The Difference Between Good Work and Great Work

Published: Apr 22, 2015
Modified: May 20, 2020


Are you truly focusing on the most important projects at work? See what 2015 AMA Thought Leader to Watch Michael Bungay Stanier has to say about the difference between Good Work and Great Work.

What is the difference between Good Work and Great Work?  My inspiration for this is graphic designer Milton Glaser, the man behind the “I Love New York” logo. He has a book called “Art Is Work” and at the very start, there’s a short introduction, where he says something that was life changing for me.  He basically says this: “Everything you do falls into one of three different buckets. It’s either Bad Work, Good Work, or Great Work.”

What we’re talking about here is NOT the quality of the work that you do. It is about meaning, and it’s about impact -- meaning and impact.

Let’s get into defining these types of work a little better.  First of all, Bad Work. This is the mind-numbing, soul-sucking, stab yourself in the eye, “Oh, my God, this is my life. What am I doing spending any part of my life doing this type of work?” type of work.  The wasteful meetings, the bureaucracy, the processes and the paperwork that kill you. I think everyone knows what I mean.

Good Work is basically your job description.  Of course, there’s nothing wrong with that.  It means it’s productive, efficient, focused, getting-things-done type of work. At an organizational level, Good Work is critical. If you’re a private company, that’s where your quarter on quarter profits come from.  We know how to do it.  We don't screw it up.  We’ve got a profit margin.  We’ve got people who need it.  That’s Good Work.

Good Work is important but also seductive. Here’s one of the ways you know that you’re sucked into doing too much Good Work. If you think back on the last week’s work that you did, and even though you put in 40 hours or more, you can’t really remember anything you did … well you’re probably doing a lot of Good Work.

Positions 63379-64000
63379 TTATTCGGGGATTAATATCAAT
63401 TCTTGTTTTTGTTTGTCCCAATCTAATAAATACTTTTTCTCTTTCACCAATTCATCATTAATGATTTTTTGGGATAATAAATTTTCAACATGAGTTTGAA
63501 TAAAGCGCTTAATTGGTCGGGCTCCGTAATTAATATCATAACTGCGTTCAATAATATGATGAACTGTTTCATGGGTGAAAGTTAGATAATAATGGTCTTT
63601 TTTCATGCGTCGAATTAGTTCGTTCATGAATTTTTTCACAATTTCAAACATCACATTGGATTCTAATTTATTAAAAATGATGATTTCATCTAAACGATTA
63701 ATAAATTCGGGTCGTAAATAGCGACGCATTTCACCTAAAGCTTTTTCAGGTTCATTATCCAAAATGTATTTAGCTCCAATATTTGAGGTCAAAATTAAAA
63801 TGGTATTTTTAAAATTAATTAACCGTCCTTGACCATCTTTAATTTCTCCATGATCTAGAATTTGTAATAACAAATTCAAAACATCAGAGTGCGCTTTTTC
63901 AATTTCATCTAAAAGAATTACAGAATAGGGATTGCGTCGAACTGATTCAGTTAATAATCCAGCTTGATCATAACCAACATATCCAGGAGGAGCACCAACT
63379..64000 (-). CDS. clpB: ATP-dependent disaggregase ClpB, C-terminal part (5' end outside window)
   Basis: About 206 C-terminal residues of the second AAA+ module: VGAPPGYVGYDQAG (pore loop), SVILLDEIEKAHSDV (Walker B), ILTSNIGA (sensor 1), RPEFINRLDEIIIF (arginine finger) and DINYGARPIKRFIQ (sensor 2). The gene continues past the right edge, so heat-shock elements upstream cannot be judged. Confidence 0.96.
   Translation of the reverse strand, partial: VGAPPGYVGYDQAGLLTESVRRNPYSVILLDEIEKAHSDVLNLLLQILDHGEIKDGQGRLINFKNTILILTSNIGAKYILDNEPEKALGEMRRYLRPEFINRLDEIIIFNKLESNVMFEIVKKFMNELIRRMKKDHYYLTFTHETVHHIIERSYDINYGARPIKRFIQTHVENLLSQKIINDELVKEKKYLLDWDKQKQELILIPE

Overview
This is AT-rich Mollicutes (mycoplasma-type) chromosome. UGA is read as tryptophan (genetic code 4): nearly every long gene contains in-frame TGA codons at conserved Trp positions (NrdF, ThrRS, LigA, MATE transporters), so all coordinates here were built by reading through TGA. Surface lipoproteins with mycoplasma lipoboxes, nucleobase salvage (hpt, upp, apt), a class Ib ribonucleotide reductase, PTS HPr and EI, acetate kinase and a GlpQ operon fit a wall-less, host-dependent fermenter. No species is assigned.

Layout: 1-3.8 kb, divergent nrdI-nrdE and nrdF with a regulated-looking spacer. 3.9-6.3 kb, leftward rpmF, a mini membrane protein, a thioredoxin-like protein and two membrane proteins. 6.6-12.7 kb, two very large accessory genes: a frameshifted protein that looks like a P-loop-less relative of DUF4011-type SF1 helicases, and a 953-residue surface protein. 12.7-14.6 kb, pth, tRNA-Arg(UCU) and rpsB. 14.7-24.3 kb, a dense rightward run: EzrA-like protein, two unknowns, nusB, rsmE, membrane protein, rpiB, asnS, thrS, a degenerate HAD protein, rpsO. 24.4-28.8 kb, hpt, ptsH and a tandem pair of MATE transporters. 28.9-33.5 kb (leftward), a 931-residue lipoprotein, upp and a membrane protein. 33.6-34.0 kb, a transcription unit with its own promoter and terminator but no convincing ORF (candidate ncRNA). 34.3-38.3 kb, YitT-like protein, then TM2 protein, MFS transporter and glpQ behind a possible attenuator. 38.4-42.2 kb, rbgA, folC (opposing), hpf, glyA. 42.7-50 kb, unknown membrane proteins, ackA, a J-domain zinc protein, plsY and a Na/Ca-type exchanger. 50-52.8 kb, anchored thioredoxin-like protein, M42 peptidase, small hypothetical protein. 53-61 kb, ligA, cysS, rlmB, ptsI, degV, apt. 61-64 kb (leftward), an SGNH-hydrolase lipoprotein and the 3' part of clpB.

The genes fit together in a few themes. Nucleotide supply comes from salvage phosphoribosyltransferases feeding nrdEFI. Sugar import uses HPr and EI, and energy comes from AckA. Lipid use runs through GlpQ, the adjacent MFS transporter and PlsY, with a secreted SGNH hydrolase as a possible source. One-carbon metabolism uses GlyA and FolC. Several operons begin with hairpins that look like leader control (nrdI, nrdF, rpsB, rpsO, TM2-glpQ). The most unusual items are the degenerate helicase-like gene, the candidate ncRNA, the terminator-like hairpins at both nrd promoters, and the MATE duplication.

That takes us to the third type of work, which is Great Work, and you might already have a sense of what this is. This is the work that is meaningful. This is the work that is impactful. This is the work you care about. This is the work that, when you signed up for this job, you were kind of hoping it would mainly be about. It stretches you, it inspires you, and it engages you.

But here’s the thing with Great Work. On the one hand, there’s this excitement about doing Great Work, this sort of thrill, this engagement, this real connection. But at the same time, there’s fear and anxiety and uncertainty and risk and ambiguity. There’s always a real tension between, “I want more Great Work,” and the comfort and familiarity and gravity of the Good Work keeping you busy.

This tension happens at a personal and a corporate level. The role of a senior leader in an organization is to say “we need to innovate; we need to change; we need to evolve; we need to be different from our competitors.” For me, that’s actually language of Great Work. Yet, what they’re also saying is, “But, you know what?  You need to focus on all your Good Work. Oh, and also when you do Great Work, don't screw that up, either.” It is tremendously difficult to accomplish both. At both an organizational and personal level, it’s important and difficult to find ways to do more Great Work.

About The Author

Michael Bungay Stanier is the Senior Partner of Box of Crayons, a company that gives busy managers the tools to coach in 10 minutes or less. He's the author of five books, the most recent of which is The Coaching Habit: Say Less, Ask More & Change the Way You Lead Forever. Dan Pink calls it "simple yet profound". Brené Brown says "practical and inspiring."